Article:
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(religion, spiritualism, and occult)

The term detriment is part of a traditional way of classifying certain sign placements of planets. A planet is said to be in its dignity when it is in the sign it rules (e.g., Mars in Aries, the Sun in Leo, etc.). There are also certain placements said to be especially favorable for a planet that are traditionally termed exaltations (to continue with the foregoing example, Mars in Capricorn, the Sun in Aries). When a planet is placed in the sign opposite its exaltation, it is said to be in its fall (Mars in Cancer, the Sun in Libra). A planet is said to be in its detriment when placed in the sign opposite the sign that it rules (Mars in Libra, the Sun in Aquarius). For example, because Venus rules Taurus, this planet is in detriment when placed in the sign Scorpio. As the name implies, being in detriment is regarded as an unfortunate placement. A planet in its detriment is traditionally regarded as being out of harmony with the sign and consequently weakened (in a position of debility).

For the most part, contemporary Western astrological research has tended to disconfirm that a planet in its traditional detriment is weakened, particularly in a natal chart. However, it is sometimes the case that planets in detriment have unfortunate effects. In the example cited, Venus, as the planet of love, harmony, and relationships is not well placed (especially in a natal chart) in Scorpio, a sign noted for jealously, possessiveness, and sexual obsession. There are, nevertheless, certain obvious problems with this traditional understanding. The Sun, for example, rules Leo, the sign opposite Aquarius. This means that the one out of 12 people in the world born with an Aquarius sun sign have their sun in the sign of its detriment. This particular placement is not normally regarded as being unfortunate, however, making detriment appear inapplicable in this case. More generally, all of the traditional detriments should be regarded with caution, used when relevant to a particular individual’s chart and rejected when not.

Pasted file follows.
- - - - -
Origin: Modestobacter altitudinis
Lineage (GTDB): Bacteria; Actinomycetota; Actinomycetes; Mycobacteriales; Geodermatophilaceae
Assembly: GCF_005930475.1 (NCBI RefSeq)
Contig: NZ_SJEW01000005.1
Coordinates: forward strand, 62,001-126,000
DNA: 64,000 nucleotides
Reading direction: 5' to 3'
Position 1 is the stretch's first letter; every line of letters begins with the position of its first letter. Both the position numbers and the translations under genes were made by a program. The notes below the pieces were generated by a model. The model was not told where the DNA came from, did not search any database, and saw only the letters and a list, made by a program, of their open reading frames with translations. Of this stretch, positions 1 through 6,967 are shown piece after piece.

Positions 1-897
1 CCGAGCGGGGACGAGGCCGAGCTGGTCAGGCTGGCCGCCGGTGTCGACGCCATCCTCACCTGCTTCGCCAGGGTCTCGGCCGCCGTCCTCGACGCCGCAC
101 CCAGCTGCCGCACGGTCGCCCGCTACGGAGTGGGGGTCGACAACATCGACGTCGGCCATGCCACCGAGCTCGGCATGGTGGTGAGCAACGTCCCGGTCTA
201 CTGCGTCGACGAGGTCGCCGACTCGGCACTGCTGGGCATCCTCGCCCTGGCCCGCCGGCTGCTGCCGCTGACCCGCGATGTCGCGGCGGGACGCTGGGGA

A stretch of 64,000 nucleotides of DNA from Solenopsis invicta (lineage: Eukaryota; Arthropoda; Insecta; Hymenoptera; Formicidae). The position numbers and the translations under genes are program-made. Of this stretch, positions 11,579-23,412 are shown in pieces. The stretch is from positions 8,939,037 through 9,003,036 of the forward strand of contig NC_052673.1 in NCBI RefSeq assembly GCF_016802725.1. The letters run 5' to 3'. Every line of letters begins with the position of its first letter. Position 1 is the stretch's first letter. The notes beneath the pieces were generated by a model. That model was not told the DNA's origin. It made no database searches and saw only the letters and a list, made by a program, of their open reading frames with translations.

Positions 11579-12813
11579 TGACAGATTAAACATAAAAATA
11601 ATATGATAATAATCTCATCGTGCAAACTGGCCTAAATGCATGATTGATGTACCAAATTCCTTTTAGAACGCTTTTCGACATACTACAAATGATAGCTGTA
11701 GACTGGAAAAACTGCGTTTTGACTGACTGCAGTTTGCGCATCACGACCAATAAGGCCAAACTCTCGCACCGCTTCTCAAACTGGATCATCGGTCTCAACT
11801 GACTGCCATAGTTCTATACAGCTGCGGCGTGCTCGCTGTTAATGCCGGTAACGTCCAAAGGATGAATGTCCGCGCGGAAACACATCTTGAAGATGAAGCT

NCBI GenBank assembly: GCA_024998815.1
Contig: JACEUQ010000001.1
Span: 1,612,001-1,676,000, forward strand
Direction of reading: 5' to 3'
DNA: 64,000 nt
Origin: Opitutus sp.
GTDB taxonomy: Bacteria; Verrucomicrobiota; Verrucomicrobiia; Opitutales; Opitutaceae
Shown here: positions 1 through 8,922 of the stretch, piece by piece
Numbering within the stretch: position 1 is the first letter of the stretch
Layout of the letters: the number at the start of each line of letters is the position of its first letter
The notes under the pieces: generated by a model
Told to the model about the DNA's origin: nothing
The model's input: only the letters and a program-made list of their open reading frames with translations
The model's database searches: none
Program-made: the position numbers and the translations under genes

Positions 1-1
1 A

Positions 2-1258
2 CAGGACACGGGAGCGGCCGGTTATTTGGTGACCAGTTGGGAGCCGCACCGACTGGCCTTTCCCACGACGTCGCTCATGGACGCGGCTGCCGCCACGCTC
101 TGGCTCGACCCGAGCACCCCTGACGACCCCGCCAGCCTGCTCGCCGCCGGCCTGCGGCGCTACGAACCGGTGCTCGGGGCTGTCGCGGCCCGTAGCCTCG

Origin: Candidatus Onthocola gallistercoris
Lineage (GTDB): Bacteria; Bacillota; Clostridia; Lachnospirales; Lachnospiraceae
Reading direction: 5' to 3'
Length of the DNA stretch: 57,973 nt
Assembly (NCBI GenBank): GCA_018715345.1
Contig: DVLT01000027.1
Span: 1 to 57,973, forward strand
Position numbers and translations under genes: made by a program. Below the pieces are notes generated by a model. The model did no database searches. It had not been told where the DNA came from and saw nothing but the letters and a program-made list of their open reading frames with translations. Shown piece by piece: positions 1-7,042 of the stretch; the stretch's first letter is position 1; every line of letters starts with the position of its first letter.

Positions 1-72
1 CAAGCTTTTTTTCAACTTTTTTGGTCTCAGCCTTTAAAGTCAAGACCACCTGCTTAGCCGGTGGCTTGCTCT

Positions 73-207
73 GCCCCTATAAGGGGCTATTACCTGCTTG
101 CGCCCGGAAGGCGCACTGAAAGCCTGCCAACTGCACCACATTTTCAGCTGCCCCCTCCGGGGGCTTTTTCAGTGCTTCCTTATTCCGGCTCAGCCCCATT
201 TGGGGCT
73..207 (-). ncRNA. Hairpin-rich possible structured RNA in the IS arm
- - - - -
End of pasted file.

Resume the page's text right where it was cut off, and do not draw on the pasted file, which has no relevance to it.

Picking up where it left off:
The situation is different in horary astrology, where the classical detriments have a negative bearing on the question being asked. Vedic astrology also makes extensive use of the traditional classification of planets in their signs of exaltation and fall, but not detriment in the Western sense of that term.


Brau, Jean-Louis, Helen Weaver, and Allan Edmands. Larousse Encyclopedia of Astrology. New York: New American Library, 1980.
DeVore, Nicholas. Encyclopedia of Astrology. New York: Philosophical Library, 1947.
The Astrology Book, Second Edition © 2003 Visible Ink Press®. All rights reserved.
References in classic literature ?
Item, that after sundry japes and jokes the said brother John did lift up the said Mary Sowley and did take, carry, and convey her across a stream, to the infinite relish of the devil and the exceeding detriment of his own soul, which scandalous and wilful falling away was witnessed by three members of our order."